HOME > Chowhound > Pacific Northwest >


Rockshrimp in Seattle

  • n

Hello. I am new to town and need some advice. One of my "signature dishes" is potato and rock shrimp enchiladas. I've got a craving and want to make it! Is rock shrimp readily available in Seattle? What market would be my best bet for finding some?

What about a good selection of Mexican cheeses?

Thanks for the help!

  1. Click to Upload a photo (10 MB limit)
  1. Just head down to the market. You may not find rock shrimp, but some kind of shrimp are probably available. I am not sure about a good selection on the cheese, but there are also a couple of small Mexican grocers.

    That does sound really good. Any chance you want to share the recipe?

    1 Reply
    1. re: jdestes

      Hmmm ... It is fairly easy, and I make it up as I go along, but here are the basics:

      For the filling, Yukon Gold potatoes (or similar) diced rather small and boiled just a bit; chopped, roasted poblano pepper; chopped shrimp (best with rock shrimp); diced onion; garlic; crumbled queso enchilado. With the right cheese and the right shrimp, you don't need much of either to get a really great flavor. You want the filling to be pretty dry, though it won't really be too tight.

      For the sauce, I cheat completely! (Giving away my best secret here, but since I don't know anyone in Seattle, yet, I guess it will be OK.) I make a chiptle cream sauce by warming a good amount of heavy cream, then whisking in some "Arriba!" brand "Fire Roasted Mexican Chipotle Salsa." I was thrilled when I found that this sauce is so easy to find here.

      To assemble, heat some vegetable oil in a small skillet, oil a baking dish, and spoon a little bit of the sauce into the bottom. With tongs, dip corn tortillas one at a time in the hot oil, frying just until soft. Transfer the tortilla to the prepared baking dish, spoon in some filling, and roll up. (You WILL burn your fingers putting these together -- but it's worth it.) Continue with the rest of your tortillas, packing them into the pan fairly closely, but not too tight. Sometimes I spoon a bit of the sauce over the enchiladas before baking, but this can make them a little soggy. You could also sprinke a bit more cheese if you like.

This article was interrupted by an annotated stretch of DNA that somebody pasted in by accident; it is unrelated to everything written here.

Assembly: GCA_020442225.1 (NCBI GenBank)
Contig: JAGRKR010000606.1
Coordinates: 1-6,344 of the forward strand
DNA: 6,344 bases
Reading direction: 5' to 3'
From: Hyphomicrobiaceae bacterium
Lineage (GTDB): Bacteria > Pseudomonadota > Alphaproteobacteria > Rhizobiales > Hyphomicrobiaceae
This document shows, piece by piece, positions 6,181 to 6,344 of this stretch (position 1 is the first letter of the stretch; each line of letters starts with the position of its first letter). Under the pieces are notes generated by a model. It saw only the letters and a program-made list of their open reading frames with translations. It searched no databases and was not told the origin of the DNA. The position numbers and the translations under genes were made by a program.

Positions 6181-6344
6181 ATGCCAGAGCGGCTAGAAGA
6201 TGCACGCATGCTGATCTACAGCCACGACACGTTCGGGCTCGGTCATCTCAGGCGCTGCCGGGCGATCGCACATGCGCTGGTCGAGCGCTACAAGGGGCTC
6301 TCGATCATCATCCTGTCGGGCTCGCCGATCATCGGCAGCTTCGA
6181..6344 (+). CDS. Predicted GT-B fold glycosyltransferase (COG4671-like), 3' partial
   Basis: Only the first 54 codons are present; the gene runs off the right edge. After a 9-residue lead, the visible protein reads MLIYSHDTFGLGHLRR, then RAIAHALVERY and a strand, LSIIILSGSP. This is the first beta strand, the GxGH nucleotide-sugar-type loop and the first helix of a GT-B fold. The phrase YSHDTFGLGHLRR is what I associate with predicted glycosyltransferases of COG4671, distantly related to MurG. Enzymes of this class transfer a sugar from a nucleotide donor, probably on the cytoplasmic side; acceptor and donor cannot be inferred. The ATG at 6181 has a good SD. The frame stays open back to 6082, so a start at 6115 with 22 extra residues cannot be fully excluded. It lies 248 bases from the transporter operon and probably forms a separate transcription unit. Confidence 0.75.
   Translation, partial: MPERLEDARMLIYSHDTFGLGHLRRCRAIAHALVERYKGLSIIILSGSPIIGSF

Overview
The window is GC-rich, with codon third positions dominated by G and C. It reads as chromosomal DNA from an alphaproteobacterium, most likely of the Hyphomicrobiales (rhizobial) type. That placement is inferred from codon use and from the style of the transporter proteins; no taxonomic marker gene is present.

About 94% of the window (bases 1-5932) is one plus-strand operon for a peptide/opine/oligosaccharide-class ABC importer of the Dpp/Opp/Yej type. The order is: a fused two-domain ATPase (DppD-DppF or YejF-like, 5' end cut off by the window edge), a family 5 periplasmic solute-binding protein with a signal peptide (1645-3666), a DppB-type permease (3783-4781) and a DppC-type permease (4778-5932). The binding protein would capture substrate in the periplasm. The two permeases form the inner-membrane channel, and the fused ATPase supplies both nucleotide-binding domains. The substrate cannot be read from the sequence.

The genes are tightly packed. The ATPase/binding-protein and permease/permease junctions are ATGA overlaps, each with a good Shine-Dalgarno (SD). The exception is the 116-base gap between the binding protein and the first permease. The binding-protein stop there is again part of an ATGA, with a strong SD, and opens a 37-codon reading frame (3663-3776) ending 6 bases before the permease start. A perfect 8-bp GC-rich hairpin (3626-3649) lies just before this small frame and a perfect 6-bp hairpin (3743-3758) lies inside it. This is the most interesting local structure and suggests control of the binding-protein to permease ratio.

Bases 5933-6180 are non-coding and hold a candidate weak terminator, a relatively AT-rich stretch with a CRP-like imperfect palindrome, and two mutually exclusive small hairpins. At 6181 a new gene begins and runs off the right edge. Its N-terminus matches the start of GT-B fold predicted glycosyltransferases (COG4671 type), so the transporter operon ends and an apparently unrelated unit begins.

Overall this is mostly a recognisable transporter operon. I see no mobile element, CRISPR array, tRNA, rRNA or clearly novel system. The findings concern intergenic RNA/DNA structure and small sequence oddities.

Cover and bake them in a moderate oven until the cheese is a little bubbly (queso enchilado is a hard cheese that doesn't really get "gooey" ) and the shrimp are cooked -- doesn't take all that long.

      I usually serve the enchiladas on a generous bed of shredded spinach, with a really big spoonful of the sauce on top, along with some more crumbled cheese.

      Make some really good rice with carrots, peas, and lime to serve alongside and you have a pretty delicious meal.

      Hope this all makes sense.

    2. I believe Central Market in Shoreline or Mill Creek carries rock shrimp. They carry a lot of cheeses as well. They have a lot a samples on display on weekends. I never noticed any from Mexico, but it's worth shot. They're really friendly. Good Luck.